Ohio’s Cleveland Clinic will officially become a Parkinson’s Foundation Center of Excellence on Oct. 2, followed by the Medical University of South Carolina in Charleston on Oct. 4, and the Cleveland Clinic Nevada in Las Vegas on Oct. 19.
Next month’s three plaque unveiling ceremonies will bring the number of U.S. and overseas facilities bearing the designation to 48, said John Lehr, CEO of the Parkinson’s Foundation.
“The centers are already functional, and up and running,” Lehr told Parkinson’s News Today in a Sept. 26 phone interview. “What this designation means is that they have achieved a certain level of excellence as defined by the foundation. There’s a series of criteria we look at. All these facilities competed with 28 other potential centers, and after a careful yearlong review, we determined that these three were the best qualified to become centers of excellence.”
In other words, Lehr said, these three centers — along with the other 45 that have already received the designation — are “fully credentialed in terms of having movement disorder specialists and neurologists trained in Parkinson’s-specific issues.”
Such centers are staffed with teams of professionals in physical therapy, occupational therapy, social work, and mental health.
“They’re already providing patients with the full range of ancillary services and also conducting research,” said Lehr, estimating they serve a combined 120,000 Parkinson’s patients annually.
Among patient advocacy groups, the Centers of Excellence concept originated with the Cystic Fibrosis Foundation (CFF), where Lehr worked from 2004-2009 on the business side. Among other things at CFF, he ran a national campaign that raised $175 million — money that paid for the early-phase trials of the Vertex therapies that ultimately became Kalydeco (ivacaftor) and Orkambi (ivacaftor/lumacaftor).
“This is the same concept,” Lehr said. “In each disease-specific area where you have these types of centers, it’s a signal to patients with that disease — and their caregivers — that they can be assured they’re getting the highest level of care.”
The expansion of the Centers of Excellence project, first announced earlier this month, is funded through donations from individuals. The largest single gift — in the amount of $450,000 — comes from philanthropist Stephen Bittel, founder and CEO of the South Florida real-estate developer Terranova.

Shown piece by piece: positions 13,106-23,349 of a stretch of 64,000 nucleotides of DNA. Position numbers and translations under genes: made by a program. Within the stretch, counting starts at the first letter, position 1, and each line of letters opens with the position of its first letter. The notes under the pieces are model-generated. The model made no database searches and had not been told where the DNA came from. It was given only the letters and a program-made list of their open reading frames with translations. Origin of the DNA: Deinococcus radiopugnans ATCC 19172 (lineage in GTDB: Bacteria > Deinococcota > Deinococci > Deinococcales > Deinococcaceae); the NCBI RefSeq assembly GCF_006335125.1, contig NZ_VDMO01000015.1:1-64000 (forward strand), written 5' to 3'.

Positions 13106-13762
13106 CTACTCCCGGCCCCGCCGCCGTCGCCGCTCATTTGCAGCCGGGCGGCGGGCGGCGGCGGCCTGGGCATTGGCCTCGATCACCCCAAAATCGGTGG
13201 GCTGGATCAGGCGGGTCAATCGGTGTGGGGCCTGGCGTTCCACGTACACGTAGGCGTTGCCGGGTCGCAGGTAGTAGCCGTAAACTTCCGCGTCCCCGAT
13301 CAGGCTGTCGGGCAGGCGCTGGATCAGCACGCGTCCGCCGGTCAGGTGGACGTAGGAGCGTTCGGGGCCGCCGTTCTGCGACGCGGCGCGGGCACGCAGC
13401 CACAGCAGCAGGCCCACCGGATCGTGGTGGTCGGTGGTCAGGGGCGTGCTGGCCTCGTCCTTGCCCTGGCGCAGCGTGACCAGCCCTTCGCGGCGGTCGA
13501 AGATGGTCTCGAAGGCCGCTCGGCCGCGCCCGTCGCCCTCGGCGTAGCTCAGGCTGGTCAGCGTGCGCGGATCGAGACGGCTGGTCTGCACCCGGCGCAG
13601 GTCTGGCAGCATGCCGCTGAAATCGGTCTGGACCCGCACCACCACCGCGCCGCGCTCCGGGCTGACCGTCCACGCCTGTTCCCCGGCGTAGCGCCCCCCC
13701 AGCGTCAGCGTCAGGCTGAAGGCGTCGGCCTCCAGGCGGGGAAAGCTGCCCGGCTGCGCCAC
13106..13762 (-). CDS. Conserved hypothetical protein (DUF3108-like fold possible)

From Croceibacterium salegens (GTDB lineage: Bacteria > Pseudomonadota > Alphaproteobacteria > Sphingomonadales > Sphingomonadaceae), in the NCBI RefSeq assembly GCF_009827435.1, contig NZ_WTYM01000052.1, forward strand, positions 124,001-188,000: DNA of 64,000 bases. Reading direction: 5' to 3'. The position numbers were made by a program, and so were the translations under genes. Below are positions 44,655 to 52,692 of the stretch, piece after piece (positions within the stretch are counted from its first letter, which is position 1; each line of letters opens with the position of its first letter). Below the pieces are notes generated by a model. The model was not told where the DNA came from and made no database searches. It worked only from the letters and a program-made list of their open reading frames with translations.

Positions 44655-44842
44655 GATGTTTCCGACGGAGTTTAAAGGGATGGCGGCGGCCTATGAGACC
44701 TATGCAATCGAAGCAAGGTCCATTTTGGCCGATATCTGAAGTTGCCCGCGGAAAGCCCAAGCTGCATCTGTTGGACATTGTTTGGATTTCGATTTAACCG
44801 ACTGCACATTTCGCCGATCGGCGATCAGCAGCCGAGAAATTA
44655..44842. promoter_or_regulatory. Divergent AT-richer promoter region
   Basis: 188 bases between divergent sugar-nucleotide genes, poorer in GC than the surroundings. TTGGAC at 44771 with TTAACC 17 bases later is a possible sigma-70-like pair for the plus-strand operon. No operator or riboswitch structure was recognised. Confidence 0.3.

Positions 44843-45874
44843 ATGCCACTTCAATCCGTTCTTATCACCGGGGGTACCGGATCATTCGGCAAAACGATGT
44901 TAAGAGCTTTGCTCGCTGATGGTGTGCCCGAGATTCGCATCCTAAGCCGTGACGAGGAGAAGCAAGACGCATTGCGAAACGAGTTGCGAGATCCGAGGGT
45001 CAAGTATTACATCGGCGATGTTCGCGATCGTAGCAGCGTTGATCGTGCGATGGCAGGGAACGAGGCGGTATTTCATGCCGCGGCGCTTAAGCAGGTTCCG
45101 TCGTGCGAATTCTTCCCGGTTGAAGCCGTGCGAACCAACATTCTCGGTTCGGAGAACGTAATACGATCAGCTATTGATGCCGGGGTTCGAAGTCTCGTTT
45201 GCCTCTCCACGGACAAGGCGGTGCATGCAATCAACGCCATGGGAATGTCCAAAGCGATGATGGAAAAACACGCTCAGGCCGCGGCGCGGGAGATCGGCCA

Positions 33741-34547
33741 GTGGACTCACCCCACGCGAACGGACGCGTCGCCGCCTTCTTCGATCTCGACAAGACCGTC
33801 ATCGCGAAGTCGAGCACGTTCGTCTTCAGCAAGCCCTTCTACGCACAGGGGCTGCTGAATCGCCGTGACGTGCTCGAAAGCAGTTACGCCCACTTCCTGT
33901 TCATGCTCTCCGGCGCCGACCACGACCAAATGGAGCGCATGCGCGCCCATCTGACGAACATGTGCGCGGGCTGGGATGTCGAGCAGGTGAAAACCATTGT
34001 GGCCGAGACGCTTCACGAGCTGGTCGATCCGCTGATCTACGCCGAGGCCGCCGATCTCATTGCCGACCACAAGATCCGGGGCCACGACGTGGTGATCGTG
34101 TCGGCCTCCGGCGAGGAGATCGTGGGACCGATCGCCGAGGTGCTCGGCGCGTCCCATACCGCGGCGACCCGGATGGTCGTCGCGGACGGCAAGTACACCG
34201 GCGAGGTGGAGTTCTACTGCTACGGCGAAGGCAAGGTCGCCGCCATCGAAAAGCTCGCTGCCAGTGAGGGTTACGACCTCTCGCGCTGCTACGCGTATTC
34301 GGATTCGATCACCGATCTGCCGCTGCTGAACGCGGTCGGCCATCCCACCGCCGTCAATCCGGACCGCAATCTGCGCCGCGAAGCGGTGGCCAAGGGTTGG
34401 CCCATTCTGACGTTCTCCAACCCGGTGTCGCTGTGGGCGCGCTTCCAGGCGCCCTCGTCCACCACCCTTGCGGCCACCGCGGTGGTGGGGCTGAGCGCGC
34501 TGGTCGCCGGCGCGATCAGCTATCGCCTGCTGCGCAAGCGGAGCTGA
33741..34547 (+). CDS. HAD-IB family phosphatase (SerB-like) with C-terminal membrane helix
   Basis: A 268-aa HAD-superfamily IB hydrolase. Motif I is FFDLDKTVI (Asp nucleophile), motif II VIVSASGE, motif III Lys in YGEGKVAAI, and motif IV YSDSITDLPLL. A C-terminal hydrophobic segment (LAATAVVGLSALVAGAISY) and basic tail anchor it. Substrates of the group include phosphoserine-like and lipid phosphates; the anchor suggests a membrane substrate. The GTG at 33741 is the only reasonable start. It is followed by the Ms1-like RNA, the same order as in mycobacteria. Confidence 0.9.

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Last year, the nonprofit foundation — which has offices in New York and Miami — raised about $32 million in donations and channeled that money into three main areas: improving outcomes through better clinical care; funding basic clinical and epidemiological research to understand the causes and consequences of Parkinson’s; and investing in educational resources for people with and affected by Parkinson’s.
Of the foundation’s 45 currently designated Centers of Excellence, 32 are in the United States. The remaining 13 are scattered throughout the world, including Australia, Canada, Germany, Great Britain, Israel, the Netherlands, Singapore, Taiwan, and the United Arab Emirates.
A study funded by the Parkinson’s Foundation and published in July predicted that 930,000 Americans would be living with the disease by 2020, rising to more than 1.2 million by 2030. According to the “Parkinson’s Prevalence Project” report — published in the journal Nature — the estimated overall prevalence of the disease among those 45 and older is 572 per 100,000.
Lehr said the rising incidence of Parkinson’s highlights the importance of that 10-year study, which collects natural history and patient data from some 12,000 individuals enrolled in the trial.
“The key for us is that, as a society, we need to be better equipped to help people with these diseases,” he said. “Someone with Parkinson’s can live 5, 10, 15 or even 20 years after diagnosis. There’s a lot of life to live, and we want to make sure that people with Parkinson’s continue to live well.”